Muni Morsels: water protection, the Bowen Queen plaque and more

The following are briefs from the Feb. 24 council meeting:

 

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The island's childcare action plan was a major topic of discussion Monday, for that story see here

Covenant controversy:

Council voted to reduce the coverage of a wetland preservation covenant on a Josephine Lake lot. 

A staff report from BIM community planner Emma Chow said that the original intent of the covenant was to protect the lake’s water quality and the natural state of the covenant area and that an environmental assessment showed that this covenant reduction would have no detrimental impact on these counts. 

Figures 1 and 2 showing covenant lot coverage
Screenshots from the Feb. 24 council agenda showing the original 2002 covenant coverage and the 2011 amendment.

Chow’s report said that the covenant was reduced from .518 ha to .353 ha in 2011 and this reduction brings it down to .217 ha. She said that the reason given for the covenant amendment was to allow for landscaping work around the wetland.

The entire property is, however, also in the Watershed, Aquifer & Stream Protection (WASP) Development Permit Area so any development on the land will require a development permit.

The topic was controversial among councillors.

The Josephine Lake lot covenant now covers this .217 ha area.
The Josephine Lake lot covenant now covers this .217 ha area.

Coun. Sue Ellen Fast said noted that Josephine Lake was a reservoir for the Cowan Pt. area and that in coming expectedly drier years it could be necessary to raise the level of the lake, which could change the area’s hydrological landscape. She urged a precautionary approach. Coun. David Hocking echoed Fast’s sentiments, noting that he finds it hard to believe that there’s no connection between the lake and wetland. Coun. Rob Wynen said he worried about setting a precedent as many of the properties around the lake have similar covenants.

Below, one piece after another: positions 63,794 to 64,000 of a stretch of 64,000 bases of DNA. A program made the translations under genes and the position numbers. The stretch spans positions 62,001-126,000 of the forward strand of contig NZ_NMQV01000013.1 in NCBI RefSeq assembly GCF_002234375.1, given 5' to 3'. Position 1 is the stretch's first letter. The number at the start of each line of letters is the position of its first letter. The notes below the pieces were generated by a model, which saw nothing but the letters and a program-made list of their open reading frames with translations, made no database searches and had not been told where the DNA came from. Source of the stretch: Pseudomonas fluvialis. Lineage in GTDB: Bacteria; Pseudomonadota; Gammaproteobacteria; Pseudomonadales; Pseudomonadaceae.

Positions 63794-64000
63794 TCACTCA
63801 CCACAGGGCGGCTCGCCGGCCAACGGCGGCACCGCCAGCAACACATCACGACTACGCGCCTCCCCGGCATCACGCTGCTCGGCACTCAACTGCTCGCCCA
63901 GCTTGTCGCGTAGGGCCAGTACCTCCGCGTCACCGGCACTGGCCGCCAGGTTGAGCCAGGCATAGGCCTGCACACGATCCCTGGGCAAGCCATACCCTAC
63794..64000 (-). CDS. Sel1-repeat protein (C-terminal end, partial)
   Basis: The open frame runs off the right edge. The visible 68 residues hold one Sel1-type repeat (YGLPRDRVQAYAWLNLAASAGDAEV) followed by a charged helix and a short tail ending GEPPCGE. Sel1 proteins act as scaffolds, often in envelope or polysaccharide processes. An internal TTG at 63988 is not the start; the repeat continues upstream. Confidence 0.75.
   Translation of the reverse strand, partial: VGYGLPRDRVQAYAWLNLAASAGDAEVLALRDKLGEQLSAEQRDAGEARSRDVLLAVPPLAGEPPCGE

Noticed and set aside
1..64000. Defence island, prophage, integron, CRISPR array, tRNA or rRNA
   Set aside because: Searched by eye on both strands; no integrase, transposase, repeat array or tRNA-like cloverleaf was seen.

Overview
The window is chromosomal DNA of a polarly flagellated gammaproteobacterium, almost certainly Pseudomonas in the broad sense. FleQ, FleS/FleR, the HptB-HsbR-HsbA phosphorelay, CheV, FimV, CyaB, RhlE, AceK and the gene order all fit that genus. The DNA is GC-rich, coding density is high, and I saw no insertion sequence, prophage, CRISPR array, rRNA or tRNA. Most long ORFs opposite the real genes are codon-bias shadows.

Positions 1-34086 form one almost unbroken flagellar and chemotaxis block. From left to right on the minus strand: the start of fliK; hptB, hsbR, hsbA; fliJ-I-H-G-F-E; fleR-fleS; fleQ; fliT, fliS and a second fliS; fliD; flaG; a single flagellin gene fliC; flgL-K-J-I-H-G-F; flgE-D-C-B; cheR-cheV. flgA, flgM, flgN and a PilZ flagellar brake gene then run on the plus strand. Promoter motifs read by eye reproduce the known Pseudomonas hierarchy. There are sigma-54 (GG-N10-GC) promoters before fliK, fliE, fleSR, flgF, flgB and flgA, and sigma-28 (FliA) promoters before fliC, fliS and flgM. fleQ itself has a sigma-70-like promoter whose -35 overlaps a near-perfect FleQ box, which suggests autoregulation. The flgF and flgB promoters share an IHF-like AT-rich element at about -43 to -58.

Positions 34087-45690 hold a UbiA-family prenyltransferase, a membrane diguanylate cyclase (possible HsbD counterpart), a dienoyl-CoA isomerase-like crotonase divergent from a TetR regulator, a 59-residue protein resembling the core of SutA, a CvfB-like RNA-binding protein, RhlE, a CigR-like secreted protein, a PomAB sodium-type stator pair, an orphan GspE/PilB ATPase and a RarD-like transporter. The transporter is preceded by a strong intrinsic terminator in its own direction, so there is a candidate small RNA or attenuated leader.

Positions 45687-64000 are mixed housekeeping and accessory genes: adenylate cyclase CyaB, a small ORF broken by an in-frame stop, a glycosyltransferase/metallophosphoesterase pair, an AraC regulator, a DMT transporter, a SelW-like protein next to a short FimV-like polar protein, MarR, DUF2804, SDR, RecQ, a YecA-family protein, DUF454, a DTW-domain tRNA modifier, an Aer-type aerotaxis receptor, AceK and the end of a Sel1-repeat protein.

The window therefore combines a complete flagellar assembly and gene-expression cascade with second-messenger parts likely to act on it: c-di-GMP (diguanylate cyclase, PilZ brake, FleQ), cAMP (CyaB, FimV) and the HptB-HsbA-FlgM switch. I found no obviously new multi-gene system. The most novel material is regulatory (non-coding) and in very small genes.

Mayor Gary Ander and Coun. Michael Kaile on the other hand indicated that they were satisfied with the environmental assessment’s assurances that this amendment wouldn’t affect the lake’s water quality. Coun. Alison Morse asked after restricting fertilizers in the landscaping but appeared satisfied that the property came under WASP.

The covenant amendment passed four to three––Fast, Hocking and Wynen against.

Something to remember her by:

Bowen-shaped gold-coloured plaque mounted on wood.
This plaque is on the soon-to-be retired Bowen Queen. Screenshot from Feb. 24 council agenda

When the Bowen Queen ferry is retired, BIM wants a keepsake. Council voted to send a letter to BC Ferries asking that the commemorative plaque presented to the ferry by the Bowen Island Property Owners Association when the boat was the island’s main ferry be donated to the B.I. Museum and Archives. 

 

Reviewing assurances:

But that’s not to say BIM isn’t without ferry complaints, council also voted to send a letter to BC Ferries asking that it review the process for getting a medically assured loading permit as apparently BIM received a “high volume” of requests during the refit period.

 

Sign of the times: 

Bowen Island Conservancy sent a letter to the municipality asking after the “Welcome to Bowen Island, an Island within the Islands Trust” sign that once welcomed ferry passengers arriving to the island. Corporate officer Hope Dallas told council that after some digging, she discovered that the sign was taken down for repair, was found to be too far gone and was likely disposed of. She said that the issue is on the Islands Trust radar and they say there’s money in their budget for a new sign this year. 

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